... A very different approach to the conception of relief sculpture is seen in the work of Anthony Antonios, who bases his art on a tradition of classical balance and serenity. His early interests were fostered at the High School of Art and Design in New York and furthered by study at the Pratt Institute, the National Academy, and the Art Students League. His admiration for the sculptors of the Greek "Golden Age" also led to an interest in Michelangelo and a pilgrimage to Italy to see the great sculptor's work in person. It was everything I thought it would be and more, Antonios writes, however, it was the reliefs on the Baptistery doors by Ghiberti that stayed with me. I found out something about myself. What Antonios discovered was his empathy with the Italian Renaissance sculptors who preceded Michelangelo, including Ghiberti, Donatello, and Jacopo della Quercia. Continue Reading

Like most figurative sculptors, Antonios considers drawing and the study of anatomy fundamental to the understanding of the human form. Drawing was my first love and has always been at the core of what I do, he states. The translation of his drawing skills and anatomical knowledge into three dimensions can be seen in such freestanding figures as Awakening and Achilles Heel. The complex interplay of torsion and twist in the poses is resolved in both pieces through the artist's understanding of the body's underlying structure. The graceful yet introspective poses also show the artist's admiration of twentieth-century sculptors such as Giacomo Manzu and Elie Nadelman.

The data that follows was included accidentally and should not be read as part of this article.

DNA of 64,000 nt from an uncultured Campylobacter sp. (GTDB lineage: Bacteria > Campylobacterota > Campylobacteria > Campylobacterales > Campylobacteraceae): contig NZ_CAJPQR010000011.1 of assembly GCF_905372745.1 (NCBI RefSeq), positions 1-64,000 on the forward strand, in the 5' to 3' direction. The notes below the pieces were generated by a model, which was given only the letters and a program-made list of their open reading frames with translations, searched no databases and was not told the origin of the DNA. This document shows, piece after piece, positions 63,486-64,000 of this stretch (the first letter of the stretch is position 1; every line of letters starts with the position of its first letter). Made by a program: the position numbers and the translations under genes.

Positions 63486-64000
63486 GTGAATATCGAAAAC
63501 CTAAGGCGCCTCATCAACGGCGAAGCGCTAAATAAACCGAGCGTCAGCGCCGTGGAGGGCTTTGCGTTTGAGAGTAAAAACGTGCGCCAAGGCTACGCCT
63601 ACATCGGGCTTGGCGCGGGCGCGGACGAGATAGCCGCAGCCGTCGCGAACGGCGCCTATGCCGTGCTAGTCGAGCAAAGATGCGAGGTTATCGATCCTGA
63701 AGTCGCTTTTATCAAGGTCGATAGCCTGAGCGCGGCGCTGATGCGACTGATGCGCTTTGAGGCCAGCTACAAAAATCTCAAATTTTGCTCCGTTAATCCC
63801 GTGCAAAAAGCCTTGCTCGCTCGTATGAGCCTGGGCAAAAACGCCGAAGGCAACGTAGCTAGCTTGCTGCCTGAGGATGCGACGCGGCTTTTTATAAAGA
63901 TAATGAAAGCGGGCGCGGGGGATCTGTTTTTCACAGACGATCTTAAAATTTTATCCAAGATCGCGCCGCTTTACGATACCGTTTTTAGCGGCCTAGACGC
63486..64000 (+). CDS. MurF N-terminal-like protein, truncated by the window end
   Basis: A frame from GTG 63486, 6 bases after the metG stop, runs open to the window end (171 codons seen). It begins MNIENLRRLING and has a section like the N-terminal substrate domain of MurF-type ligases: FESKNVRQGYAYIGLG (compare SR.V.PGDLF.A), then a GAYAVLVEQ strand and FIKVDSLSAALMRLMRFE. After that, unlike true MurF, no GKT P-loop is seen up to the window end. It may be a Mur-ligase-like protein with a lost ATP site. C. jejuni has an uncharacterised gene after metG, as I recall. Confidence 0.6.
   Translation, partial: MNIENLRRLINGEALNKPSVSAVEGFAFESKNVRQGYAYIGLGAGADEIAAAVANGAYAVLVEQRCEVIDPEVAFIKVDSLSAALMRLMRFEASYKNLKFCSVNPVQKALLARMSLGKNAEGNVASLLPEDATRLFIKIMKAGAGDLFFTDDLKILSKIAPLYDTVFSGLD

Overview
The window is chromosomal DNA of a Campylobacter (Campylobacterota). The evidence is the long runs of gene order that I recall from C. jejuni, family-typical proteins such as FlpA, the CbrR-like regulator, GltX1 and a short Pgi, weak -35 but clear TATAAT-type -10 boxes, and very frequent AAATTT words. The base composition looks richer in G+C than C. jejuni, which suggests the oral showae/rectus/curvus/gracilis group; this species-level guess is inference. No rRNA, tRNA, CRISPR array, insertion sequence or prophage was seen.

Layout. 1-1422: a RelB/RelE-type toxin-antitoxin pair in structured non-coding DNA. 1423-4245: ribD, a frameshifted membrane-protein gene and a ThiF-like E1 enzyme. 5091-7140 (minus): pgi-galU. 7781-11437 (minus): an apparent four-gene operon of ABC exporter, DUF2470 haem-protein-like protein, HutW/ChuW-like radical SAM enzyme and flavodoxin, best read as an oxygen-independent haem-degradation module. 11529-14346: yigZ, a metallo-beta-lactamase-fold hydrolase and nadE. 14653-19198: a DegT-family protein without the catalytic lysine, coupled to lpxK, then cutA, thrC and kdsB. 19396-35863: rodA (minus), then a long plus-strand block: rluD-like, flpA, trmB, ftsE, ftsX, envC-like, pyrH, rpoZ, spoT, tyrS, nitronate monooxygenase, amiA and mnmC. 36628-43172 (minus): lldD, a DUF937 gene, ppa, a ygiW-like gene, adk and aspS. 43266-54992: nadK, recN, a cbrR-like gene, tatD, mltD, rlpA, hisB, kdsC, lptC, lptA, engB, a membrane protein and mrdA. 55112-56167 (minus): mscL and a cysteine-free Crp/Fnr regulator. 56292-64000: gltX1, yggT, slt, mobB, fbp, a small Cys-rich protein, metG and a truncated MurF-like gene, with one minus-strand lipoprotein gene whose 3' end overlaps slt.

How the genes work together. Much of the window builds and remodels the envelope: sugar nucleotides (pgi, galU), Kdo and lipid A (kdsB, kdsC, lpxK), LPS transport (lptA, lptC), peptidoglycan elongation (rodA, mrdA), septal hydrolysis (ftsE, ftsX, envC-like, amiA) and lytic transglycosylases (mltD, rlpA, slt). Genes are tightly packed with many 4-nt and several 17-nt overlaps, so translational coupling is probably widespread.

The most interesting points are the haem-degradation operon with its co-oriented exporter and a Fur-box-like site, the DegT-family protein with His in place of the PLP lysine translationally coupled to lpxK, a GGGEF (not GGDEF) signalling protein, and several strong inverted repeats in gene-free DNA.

In his reliefs, Antonios maintains the serene and calm sensibility of his freestanding works. Harvest, for example, uses the placement of trees in the foreground and background to set the stage on which three quiet figures interact. Each figure is shown arrested in movement at a moment when the body is in balance. By freezing the poses and carefully orchestrating the rhythm of arms and legs, Antonios turns the Arcadian subject into a monumental and stately dance of time. Another relief, Dance, suggests something very different. A cavorting Bacchic figure seems almost ready to burst out of the confines of the relief. Serenity is replaced by exultation and introspection by extroverted action.

A series of reliefs, with evocative titles such as Family Gathering, Midsummer, Sisters, and Pastoral, combines figures, horses, and the occasional dog in sylvan settings. Full of detail and subtly arranged figures and objects, these reliefs are not overtly narrative. Nevertheless, they evoke a mysterious scenario through the averted, inward-looking faces of the figures, each in their own world of thoughts and feelings. A continuing thread through this series is the sense of harvest, almost autumnal, as the figures pluck fruit and flowers. Journal centers on a single figure in a more domestic setting, but the same veiled atmosphere of introversion pervades.

What is there about relief sculpture that attracts Antonios? He responds, Relief satisfies by need to work three-dimensionally and pictorially. It gives me a tremendous range with which to work. I find that very challenging and exciting. What I like about relief is that there's a singular point of view. And a relief can either pull you in or come out at you. What I aim for is to create figures that have movement and a strong sense of design. Drawing for me is similar, the difference being illusion of form as opposed to actual form. Relief satisfies both those needs.